Telephone interviews tend to be shorter, so you need to know what you’re after, plan your questions ahead, and manage the time. I always make up a list of key questions to ask at the right moments. Resist the temptation to use a list of questions as a script, asking them in sequence. They key to great interviewing is listening hard to follow-up answers.

You have less time for small talk to create an atmosphere and relax your subject. You’ll spend less time asking factual questions that lay down a base for harder questions to follow. So you do a little more preparation ahead of time to get things underway quickly and focus on essentials.

You can use time efficiently by keeping your questions short, clear, simple, and to the point. You’re interviewing to find out what the source knows, not to hear yourself talk. Direct the flow of subjects, not letting the source wander. Interrupt a rambling subject politely but firmly, like this: “Hmm, that’s really interesting. Now, let’s talk about ….” You can also sharpen the language and guide the flow by paraphrasing back what your source says: “What I hear you saying is….” or “Do you mean…?”

Not being present makes confirming facts harder; you can’t share documents. And you won’t hear as well on the phone. So you double-check orally by reading back spellings and numbers, for example: “Jane Jones, spelled j-a-n-e-j-o-n-e-s, right?” You’ll feel stupid spelling out “Jane Jones” until your source replies, “Oh no, it’s j-a-y-n-e-j-o-h-n-e-s.”

Sometimes a source wants to end a call before you’re through, so you turn it into an interruption. Ask for a time to call back. If the subject hangs up on you, here’s a technique from Edna Buchanan, the great Miami cop reporter: count to 30, call back, and say, “I’m sorry. We were cut off.”

At the end of the call, thank your source and create a channel to talk with her again. Ask if you can call back to check things; request a home number and perhaps an e-mail address. Then say, “If you think of anything you’d like to add, give me a call; here’s my number.” And thank her again.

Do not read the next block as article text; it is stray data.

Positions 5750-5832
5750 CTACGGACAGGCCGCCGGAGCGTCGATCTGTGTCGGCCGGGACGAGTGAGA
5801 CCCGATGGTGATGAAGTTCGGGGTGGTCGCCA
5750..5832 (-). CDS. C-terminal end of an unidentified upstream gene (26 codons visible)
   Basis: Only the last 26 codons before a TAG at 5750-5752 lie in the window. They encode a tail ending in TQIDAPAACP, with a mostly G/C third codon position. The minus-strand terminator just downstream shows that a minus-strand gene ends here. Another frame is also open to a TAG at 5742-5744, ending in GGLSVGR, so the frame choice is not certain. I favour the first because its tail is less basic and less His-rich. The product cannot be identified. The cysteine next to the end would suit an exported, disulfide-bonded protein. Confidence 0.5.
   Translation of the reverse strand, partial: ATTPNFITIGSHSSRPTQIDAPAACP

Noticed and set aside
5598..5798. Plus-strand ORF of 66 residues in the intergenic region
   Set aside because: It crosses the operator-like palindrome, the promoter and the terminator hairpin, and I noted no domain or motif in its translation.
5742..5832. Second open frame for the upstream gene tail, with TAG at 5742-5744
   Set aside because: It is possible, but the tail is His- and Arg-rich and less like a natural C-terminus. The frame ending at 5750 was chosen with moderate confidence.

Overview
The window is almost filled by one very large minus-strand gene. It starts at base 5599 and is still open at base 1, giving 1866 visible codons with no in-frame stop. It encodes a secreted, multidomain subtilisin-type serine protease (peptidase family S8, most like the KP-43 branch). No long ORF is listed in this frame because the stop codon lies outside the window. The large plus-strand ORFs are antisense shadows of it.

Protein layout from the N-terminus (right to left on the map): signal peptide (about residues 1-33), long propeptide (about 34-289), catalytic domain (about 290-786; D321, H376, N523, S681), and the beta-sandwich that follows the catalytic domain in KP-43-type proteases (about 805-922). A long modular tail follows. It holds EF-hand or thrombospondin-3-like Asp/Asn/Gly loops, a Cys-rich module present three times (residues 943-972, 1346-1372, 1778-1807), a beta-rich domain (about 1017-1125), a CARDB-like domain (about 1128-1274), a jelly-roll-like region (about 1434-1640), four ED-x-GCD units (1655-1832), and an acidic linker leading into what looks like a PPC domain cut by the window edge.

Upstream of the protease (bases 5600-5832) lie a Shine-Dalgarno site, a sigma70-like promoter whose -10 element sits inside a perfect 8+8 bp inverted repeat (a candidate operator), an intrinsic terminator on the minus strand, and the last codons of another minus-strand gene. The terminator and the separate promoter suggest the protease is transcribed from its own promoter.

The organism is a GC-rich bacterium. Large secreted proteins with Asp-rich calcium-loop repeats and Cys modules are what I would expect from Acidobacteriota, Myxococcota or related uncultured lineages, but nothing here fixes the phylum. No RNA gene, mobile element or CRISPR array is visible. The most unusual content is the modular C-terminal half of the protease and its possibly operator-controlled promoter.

As I look back over these techniques, I realize they apply equally well to all interviews, whether you’re there or not.

[Got any tips for telephone interviewing? We’d like to hear them. Thanks.]

Published in: on March 21, 2009 at 9:41 am  Leave a Comment  

Creating My New Voice

Every time I reinvent myself, I create a new voice and a new pen name. Voice is the illusion that the text speaks, and readers assign it a personality. So when I become a new person, I need a new personality, a new voice, a new identity.

I can see the end of my 25-year career as a newspaper writing coach. But more than ever, the world still needs solid reporting, judgment, accuracy, and clear and compelling prose. So I see a future for journalism, and for me and the skills I study and teach.

Computers have changed the world in those 25 years, creating not only new media, but also the ability of ordinary people to manipulate pictures and sound. Computers make writing, especially revision, so much easier for people who type badly, like me. Computers allow everyone to publish.

People are changing their reading habits in response to new media opportunities. I like print, and I love hardback books. But digital reading is vastly superior, with searching, adjustable font size, linking, pop-ups, bookmarking, sound, video, and gigantic memory.

I’m working on my third voice now. The first was an academic voice, suitable for a brand-new assistant professor of English, who named himself “Donald K. Fry.” I wanted to write with striking power and clarity, so I turned Strunk and White’s Elements of Style into a voice. I used all their devices of clarity, and avoided anything that sounded conversational, such as the verb “to be.” My academic colleagues criticized that voice as too clear. One sniped, “You don’t sound professorial; people can understand you.”

I created a friendlier, less academic voice when I switched professions to journalism, and renamed myself “Don Fry.” I still valued clarity and power, but I also wanted journalists to engage, to act on what I wrote about. This voice kept the formality of Strunk and White, but admitted some conversational devices, such as an occasional “to be” and contractions. I used the second person singular “you” to draw readers into action.

That second voice worked. One commentator observed, “You could cut yourself on Don Fry’s prose.” I think that was a compliment.